As promised, this week and next week, we’re going to glean wisdom from Tim Hansel’s book Eating Problems for Breakfast.
Hansel says, “Too often our schools have focused their teachings on what to think rather than on how to think…Few people have a strategy for solving problems…When problems arise at inconvenient times, most of us react rather than respond.” Hansel believes “our ability to solve problems depends on our attitude, our approach, our skill, and our experience. As Chuck Swindoll said so eloquently, ‘We are all faced with a series of great opportunities brilliantly disguised as impossible situations.'”
The Purpose of Problems
Hansel goes on to say, “Ingrained in our thinking are three false ideas about problems. It is these which I believe cause us to miss the creative purpose of problems.
- False Idea Number 1: We believe that there is something inherently bad about problems because they often involve us in unpleasant pressures, distressing conflict, or an inconvenient interruption of our plans for a smooth and easy life.
- False Idea Number 2: We think that lack of problems should be a reward for hard work, careful planning, and clear thinking. Present in each of us is the hope that eventually—out ahead somewhere, sometime—our life will be free of problems of any kind.
- False Idea Number 3: We think that if we love God, commit our lives to Him and diligently serve Him, He will work things out for us so that everything will run smoothly for us and we will be free from problems. When it doesn’t work that way we ask why is this or that happening to us. Problems are the very means by which God changes us, transforms us, and drives us forward. Without problems, there would be no growth.”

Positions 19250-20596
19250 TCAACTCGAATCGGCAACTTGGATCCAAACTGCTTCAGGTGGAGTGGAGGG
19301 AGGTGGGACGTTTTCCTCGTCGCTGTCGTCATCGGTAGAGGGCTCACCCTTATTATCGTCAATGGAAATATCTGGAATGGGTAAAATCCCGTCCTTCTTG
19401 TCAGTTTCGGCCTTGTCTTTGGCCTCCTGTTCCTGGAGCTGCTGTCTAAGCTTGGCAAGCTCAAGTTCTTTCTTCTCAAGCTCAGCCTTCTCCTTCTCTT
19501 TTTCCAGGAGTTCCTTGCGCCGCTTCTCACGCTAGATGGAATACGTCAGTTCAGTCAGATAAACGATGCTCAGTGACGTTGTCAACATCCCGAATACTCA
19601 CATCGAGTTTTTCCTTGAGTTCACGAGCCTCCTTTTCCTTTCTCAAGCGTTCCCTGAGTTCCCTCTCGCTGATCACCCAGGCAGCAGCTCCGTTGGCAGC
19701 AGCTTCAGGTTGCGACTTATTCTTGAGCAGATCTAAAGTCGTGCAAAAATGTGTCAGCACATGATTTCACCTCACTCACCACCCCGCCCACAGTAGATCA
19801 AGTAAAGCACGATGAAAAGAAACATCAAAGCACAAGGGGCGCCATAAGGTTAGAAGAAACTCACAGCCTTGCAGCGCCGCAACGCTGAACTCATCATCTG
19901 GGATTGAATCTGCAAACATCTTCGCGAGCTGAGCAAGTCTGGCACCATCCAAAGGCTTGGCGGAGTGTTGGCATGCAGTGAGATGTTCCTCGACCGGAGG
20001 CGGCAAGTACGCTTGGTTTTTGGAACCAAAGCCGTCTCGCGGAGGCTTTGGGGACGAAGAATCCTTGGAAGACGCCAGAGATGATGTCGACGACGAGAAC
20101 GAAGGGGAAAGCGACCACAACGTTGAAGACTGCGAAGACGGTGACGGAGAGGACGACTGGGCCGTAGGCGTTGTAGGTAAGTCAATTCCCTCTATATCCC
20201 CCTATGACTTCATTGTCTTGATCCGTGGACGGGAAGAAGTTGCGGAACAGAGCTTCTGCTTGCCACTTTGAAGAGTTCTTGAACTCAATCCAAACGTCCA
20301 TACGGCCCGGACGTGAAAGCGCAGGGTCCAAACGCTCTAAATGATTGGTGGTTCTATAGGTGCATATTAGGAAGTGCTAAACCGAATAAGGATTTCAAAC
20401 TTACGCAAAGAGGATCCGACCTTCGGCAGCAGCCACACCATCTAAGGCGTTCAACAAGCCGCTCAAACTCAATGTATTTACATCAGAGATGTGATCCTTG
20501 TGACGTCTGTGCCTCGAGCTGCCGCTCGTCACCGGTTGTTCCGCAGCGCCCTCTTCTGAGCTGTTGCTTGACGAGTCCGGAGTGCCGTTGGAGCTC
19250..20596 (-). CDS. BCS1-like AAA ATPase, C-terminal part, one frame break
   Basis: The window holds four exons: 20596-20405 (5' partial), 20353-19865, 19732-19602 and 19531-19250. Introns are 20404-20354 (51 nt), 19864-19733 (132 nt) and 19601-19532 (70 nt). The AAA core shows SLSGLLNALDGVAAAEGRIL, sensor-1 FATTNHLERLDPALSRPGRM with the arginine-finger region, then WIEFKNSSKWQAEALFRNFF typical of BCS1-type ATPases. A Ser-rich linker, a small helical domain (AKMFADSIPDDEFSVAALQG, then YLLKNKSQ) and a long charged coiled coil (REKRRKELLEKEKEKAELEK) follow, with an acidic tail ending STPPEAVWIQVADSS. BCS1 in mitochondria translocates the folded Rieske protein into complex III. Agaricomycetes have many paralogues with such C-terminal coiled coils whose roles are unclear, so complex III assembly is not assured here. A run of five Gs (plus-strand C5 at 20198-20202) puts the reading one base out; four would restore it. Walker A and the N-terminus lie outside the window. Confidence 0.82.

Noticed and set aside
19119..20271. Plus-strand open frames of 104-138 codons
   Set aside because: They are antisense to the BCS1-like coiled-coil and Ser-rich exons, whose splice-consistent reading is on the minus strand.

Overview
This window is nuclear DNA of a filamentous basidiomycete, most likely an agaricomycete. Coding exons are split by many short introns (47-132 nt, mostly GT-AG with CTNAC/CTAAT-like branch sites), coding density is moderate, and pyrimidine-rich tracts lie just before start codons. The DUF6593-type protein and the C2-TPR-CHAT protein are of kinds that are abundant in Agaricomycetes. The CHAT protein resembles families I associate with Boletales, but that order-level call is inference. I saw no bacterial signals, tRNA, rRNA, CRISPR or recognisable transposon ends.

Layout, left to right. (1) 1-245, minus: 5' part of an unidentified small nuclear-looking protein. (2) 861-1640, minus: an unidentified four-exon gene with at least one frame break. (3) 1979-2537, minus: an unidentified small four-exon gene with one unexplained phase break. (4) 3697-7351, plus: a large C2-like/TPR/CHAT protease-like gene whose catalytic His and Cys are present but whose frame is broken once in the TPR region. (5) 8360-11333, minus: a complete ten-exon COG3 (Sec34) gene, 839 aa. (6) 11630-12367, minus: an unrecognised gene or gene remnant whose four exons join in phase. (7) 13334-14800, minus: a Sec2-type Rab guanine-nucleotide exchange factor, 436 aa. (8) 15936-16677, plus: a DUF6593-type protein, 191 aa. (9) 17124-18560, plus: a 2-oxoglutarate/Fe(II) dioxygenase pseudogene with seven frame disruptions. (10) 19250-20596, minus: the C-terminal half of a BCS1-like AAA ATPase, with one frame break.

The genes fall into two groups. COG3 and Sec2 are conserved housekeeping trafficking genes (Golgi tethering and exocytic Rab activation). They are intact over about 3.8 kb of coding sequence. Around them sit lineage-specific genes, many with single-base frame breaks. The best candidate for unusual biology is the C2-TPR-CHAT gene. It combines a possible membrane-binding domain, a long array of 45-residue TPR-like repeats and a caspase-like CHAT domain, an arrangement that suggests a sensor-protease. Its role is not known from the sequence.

The Qualities of a Good Problem Solver
The qualities of good problem solvers include:
- Having “confidence in their ability to learn and their ability to solve problems.”
- A tendency “to enjoy solving problems.”
- Relying “on their own judgement. Though they know there is wisdom in much counsel, they respect their own decision-making abilities.”
- Not being “fast answerers. Although they don’t procrastinate on decisions, they don’t make hasty decisions either. Before making any decision, they gather as much data as they can.”
- Being “flexible and are often capable of seeing more than one answer to a question or problem.”
- Knowing “the difference between fact and opinion, and have a high degree of respect for fact.”
- Not needing “to have an absolute, final, irrevocable solution to every problem. They know that the only thing that is constant is change.”
The Ten Commandments of Problem Solving
- Challenge Assumptions: “To assume is to think that you already know. What some people call ‘thinking’ is simply a rearranging of their prejudices…Assumptions result from limited information or from looking at a problem from the wrong angle. Oftentimes, assumptions are faulty interpretations of the given facts, frequently occurring when we look only on the surface of things.”
- Keep a Large Perspective: “Learn to look at problems from different angles. Ask tough questions. See all that is there—see the problem as it really is in all its fullness.”
- Don’t Get Hooked: “Emotions are good. But emotions also have the power to disrupt our lives seriously when we allow them to control us. Your probably emotionally hooked when your emotions are in control, when you can no longer think logically. Another good sign that you’re hooked is when you use words like ‘always’ and ‘never’; you state your point in exaggerations and generalizations; you magnify the problem way out of proportion; you want emotional satisfaction more than a solution to the problem.”